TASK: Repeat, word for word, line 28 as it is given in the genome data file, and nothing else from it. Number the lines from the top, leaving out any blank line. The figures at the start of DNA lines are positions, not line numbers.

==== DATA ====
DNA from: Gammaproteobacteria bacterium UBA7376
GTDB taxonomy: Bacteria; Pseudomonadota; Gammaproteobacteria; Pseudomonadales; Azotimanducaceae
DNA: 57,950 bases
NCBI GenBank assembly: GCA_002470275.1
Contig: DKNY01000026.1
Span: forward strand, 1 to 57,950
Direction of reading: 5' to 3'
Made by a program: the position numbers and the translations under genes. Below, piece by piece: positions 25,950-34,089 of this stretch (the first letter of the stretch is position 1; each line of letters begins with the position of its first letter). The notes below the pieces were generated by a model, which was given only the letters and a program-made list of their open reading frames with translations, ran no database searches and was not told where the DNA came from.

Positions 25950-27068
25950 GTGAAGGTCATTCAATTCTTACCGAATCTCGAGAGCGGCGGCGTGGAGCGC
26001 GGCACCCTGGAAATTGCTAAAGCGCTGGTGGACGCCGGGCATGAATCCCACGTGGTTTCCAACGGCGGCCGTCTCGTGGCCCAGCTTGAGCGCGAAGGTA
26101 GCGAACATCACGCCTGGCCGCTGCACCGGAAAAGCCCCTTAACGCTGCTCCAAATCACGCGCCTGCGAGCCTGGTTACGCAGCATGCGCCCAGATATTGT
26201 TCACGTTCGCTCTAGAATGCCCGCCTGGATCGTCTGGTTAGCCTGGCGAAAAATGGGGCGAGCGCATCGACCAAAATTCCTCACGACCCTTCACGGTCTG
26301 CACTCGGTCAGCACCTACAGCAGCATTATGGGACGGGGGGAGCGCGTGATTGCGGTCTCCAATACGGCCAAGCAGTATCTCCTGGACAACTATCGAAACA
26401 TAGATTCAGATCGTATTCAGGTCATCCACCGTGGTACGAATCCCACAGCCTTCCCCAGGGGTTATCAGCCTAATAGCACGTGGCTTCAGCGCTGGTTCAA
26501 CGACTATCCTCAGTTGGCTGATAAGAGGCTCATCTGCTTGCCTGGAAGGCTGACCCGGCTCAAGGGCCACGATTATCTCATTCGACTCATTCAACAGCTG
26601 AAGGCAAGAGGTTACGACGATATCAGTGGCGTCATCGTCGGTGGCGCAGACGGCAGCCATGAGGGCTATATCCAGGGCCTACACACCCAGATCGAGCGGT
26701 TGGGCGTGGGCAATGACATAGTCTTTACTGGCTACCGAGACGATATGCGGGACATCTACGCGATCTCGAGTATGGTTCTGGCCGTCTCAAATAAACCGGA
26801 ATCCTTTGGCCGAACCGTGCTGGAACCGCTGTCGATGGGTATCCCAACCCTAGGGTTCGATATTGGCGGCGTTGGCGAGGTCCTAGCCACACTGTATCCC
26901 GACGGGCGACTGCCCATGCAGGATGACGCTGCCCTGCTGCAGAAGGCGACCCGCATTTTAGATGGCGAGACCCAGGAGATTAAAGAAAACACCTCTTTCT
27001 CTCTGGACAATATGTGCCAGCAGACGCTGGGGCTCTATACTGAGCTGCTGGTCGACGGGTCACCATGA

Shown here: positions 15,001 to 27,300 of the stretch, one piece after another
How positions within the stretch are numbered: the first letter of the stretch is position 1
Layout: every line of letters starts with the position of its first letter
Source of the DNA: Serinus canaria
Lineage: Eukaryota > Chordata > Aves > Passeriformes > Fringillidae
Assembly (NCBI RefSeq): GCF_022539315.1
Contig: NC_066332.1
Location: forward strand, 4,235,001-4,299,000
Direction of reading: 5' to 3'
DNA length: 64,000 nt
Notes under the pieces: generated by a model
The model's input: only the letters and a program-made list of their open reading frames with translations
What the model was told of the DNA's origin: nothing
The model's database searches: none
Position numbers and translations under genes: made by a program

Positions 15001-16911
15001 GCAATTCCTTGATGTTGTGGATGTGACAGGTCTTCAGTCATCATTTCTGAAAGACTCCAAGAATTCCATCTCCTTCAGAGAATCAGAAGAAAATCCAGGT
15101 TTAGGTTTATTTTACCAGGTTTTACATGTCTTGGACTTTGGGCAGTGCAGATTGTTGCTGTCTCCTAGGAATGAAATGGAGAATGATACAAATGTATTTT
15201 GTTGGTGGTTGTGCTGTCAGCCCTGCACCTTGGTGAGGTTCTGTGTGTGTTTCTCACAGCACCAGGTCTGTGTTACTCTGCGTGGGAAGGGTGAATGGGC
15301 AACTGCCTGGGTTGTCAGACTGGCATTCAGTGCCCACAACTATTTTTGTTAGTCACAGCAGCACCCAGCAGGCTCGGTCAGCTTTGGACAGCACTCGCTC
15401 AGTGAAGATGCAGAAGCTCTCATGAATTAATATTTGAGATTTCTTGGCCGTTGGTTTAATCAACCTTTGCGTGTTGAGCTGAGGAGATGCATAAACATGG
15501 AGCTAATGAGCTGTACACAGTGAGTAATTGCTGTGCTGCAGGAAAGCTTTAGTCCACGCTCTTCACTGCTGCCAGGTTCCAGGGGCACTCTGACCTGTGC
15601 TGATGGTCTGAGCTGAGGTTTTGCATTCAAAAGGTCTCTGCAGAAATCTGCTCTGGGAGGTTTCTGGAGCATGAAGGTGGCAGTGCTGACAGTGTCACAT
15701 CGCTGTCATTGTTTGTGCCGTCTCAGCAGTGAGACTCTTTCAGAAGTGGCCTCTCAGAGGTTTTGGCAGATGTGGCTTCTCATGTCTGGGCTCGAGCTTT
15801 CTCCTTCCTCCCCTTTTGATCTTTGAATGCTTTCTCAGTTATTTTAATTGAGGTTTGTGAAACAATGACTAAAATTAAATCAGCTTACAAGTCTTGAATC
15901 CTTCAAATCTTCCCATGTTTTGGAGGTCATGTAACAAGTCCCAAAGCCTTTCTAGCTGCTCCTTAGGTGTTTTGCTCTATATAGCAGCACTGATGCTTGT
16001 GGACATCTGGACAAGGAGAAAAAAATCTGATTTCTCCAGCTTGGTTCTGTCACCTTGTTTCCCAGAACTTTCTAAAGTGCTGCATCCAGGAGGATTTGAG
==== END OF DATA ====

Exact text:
Contig: NC_066332.1